“Cultural transfer starts with imitation, but eventually the imitation gets better than the original. Immigrants of all colors are making great contributions to our country now that will have an impact for generations to come. This was the magic of Alexander Hamilton, and it is the magic of “Hamilton” by Lin-Manuel Miranda.”
~ New York Latin Culture
Lin-Manuel Miranda is a New Yorker with a Puerto Rican heritage. Miranda first gained prominence by writing the 2008 Tony® Award-winning Broadway musical In the Heights. That was about the Caribbean communities in Washington Heights, New York City which is now mostly Dominican.
Hamilton Heights is the neighborhood just south of Washington Heights. We wonder if that played a role in getting Miranda to pick up the Ron Chernow book about Alexander Hamilton. If this were true, Miranda’s next show might be “Morningside” after Morningside Heights, the home of Columbia University, or perhaps a tale of the Harlem Renaissance. How about “The Rose of Spanish Harlem” after the Aretha Franklin song. Then Miranda has all of Manhattan to cover, although West Side Story has already been done. This just keeps getting better.
The United States is a country of immigrants. New York City is a city of immigrants. Hamilton was a poor immigrant. Let’s be honest, we give immigrants a hard time, but eventually they make important contributions to our society. Both Alexander Hamilton and Lin-Manuel Miranda are great Americans who are part of the ever-changing story of our country.
It’s highly likely that Hamilton will become an American standard that stays with us for years. It’s education, inspiring, and fun. That’s Broadway.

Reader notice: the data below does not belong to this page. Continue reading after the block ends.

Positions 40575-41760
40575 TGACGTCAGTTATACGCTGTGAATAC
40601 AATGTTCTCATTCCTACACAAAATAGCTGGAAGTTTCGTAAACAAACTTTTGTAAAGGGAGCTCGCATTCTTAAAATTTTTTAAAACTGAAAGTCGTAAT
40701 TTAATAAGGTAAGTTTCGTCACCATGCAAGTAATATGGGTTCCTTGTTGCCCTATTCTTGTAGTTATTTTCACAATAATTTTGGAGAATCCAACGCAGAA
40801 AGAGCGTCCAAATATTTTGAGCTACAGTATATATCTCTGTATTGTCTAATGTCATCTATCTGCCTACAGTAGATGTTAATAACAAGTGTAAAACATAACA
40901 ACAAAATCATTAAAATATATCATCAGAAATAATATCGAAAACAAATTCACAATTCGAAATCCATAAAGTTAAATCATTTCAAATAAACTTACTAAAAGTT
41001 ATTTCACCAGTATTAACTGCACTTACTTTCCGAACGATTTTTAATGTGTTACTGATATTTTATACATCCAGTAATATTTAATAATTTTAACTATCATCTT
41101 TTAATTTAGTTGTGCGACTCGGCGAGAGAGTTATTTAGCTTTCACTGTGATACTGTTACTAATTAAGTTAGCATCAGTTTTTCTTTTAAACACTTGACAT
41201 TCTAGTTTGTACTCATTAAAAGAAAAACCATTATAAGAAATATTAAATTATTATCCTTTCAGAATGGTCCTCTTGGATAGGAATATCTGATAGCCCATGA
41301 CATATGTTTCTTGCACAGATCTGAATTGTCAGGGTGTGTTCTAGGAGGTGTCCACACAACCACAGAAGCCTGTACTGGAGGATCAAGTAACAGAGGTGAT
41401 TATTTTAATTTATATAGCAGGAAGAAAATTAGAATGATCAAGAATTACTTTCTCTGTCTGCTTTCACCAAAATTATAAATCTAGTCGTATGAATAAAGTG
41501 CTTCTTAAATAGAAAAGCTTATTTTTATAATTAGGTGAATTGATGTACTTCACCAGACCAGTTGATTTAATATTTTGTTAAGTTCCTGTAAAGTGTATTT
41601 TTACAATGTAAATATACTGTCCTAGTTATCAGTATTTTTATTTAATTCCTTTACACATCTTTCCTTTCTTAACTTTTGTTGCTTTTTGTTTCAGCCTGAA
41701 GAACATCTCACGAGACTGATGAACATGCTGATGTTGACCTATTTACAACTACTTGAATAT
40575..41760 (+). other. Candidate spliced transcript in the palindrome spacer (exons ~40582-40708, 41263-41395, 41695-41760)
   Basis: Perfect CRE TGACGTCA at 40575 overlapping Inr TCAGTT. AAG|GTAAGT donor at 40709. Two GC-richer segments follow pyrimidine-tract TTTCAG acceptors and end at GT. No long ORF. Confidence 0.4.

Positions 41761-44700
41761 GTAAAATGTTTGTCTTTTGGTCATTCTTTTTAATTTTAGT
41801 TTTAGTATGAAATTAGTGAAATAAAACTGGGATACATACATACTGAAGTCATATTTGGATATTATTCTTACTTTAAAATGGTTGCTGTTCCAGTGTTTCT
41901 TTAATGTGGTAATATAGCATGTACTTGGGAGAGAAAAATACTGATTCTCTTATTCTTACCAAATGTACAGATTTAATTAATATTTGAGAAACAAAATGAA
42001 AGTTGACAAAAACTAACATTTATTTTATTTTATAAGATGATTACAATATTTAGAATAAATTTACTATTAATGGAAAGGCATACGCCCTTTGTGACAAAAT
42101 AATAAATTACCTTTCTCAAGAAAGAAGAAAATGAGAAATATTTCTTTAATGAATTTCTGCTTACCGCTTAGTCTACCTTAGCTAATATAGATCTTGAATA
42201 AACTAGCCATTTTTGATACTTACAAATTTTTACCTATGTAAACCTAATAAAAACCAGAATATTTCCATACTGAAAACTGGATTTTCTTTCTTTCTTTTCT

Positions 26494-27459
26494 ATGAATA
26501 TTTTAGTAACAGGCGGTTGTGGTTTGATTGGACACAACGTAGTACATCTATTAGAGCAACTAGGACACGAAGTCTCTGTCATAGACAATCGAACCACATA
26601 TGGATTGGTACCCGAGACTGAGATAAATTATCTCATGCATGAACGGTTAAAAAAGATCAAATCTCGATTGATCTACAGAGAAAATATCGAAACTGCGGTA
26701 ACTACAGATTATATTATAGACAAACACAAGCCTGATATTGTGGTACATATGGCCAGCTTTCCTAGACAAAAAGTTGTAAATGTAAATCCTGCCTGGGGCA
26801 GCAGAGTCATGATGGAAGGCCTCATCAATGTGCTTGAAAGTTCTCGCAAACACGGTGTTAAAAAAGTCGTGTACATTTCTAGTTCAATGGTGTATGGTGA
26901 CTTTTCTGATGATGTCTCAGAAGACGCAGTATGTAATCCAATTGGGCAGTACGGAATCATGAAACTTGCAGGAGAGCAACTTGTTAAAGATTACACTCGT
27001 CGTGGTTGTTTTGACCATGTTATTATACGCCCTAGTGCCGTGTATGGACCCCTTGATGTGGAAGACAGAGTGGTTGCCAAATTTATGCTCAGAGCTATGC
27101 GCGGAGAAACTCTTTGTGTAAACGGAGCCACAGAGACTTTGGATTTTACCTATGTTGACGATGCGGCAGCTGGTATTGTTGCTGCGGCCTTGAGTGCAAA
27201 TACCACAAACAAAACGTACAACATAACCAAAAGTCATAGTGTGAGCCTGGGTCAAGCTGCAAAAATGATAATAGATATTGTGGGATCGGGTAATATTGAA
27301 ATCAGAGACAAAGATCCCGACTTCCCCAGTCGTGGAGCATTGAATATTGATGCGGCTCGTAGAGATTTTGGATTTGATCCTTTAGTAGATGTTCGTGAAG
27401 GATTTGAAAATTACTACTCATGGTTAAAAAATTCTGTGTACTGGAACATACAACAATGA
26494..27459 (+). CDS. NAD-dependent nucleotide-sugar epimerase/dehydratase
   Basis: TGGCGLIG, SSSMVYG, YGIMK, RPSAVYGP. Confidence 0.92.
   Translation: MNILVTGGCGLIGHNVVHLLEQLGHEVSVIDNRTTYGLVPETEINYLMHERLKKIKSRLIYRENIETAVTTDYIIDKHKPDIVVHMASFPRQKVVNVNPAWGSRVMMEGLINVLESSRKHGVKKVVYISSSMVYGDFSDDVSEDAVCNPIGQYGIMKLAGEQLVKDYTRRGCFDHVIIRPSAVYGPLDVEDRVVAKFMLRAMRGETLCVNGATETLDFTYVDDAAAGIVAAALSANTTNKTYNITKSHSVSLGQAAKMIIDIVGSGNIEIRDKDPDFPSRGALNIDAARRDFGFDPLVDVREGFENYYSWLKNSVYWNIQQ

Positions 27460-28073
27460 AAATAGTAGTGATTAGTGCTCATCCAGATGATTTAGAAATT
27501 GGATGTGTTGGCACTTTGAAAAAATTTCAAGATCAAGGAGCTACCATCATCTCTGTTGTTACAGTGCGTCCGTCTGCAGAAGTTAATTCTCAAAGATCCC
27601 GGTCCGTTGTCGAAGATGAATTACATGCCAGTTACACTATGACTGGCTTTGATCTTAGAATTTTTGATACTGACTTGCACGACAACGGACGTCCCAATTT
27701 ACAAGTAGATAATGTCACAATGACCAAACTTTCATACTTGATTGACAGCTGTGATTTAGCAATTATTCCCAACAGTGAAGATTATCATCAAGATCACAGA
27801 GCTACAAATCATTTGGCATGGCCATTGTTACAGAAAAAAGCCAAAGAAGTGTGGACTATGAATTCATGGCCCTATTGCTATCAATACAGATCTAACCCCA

POSTSCRIPT: We are grateful to the Native American, Dutch, and English cultures that laid the foundations for our country which allow us to be a multicultural society today in the best sense of that word.
Hamilton won “Best Musical” Obie Award, Lucille Lortel Award, Outer Critics Circle Award, New York Drama Critics Award, and a Drama Desk Award.
In an unusual play, “Hamilton” held its move from the Public Theater to Broadway so it could compete in the 2016 Tony® Awards instead of in 2015. “Hamilton” was nominated for a record 16 Tony Awards, and won 11.
Lin-Manuel Miranda won Tonys for Best Musical, Best Book of a Musical, and Best Original Score. Leslie Odom, Jr. won Best Actor in a Musical. Daveed Diggs won Best Featured Actor in a Musical. Renée Elise Goldsberry won Best Featured Actress in a Musical. Paul Tazewell won Best Costume Design of a Musical. Howell Binkley won Best Lighting Design of a Musical. Thomas kall won Best Direction of a Musical. Andy Blankenbuehler won Best Choreography. Alex Lacamoire won Best Orchestrations.
About Alexander Hamilton
Alexander Hamilton (1755/57 – 1804) was born in the Caribbean island nation of Nevis, one of the small islands of the Lesser Antilles, east of Puerto Rico. Fatherless and orphaned as a child, Hamilton made his way to New York City at age 17 where he was noticed for his talent, making his way to a degree from what is now Columbia University.
Hamilton is one of our country’s founding fathers. He played a role in the American Revolutionary War as an aide to George Washington, founded the Bank of New York (now The Bank of New York Mellon), helped develop the American Constitution, founded our American financial system, and founded the first American political party, the Federalist Party. When did Hamilton sleep?
As the first U.S. Secretary of the Treasury, Hamilton crafted the deal that allowed the U.S. to pay our Revolutionary War debt by selling bonds. As part of the deal, our nation’s capital was moved from New York City to Washington D.C. This was the foundation of our U.S. financial system which has now grown into the world’s financial system.
School children in the United States learn about the 1804 duel between arch-rivals Aaron Burr and Alexander Hamilton that ended Hamilton’s life. The founding father is buried in Trinity Church downtown. He deserves a long, restful sleep and our eternal gratitude. He did pretty good for an orphan from the Caribbean.
This article was originally published on September 1, 2015.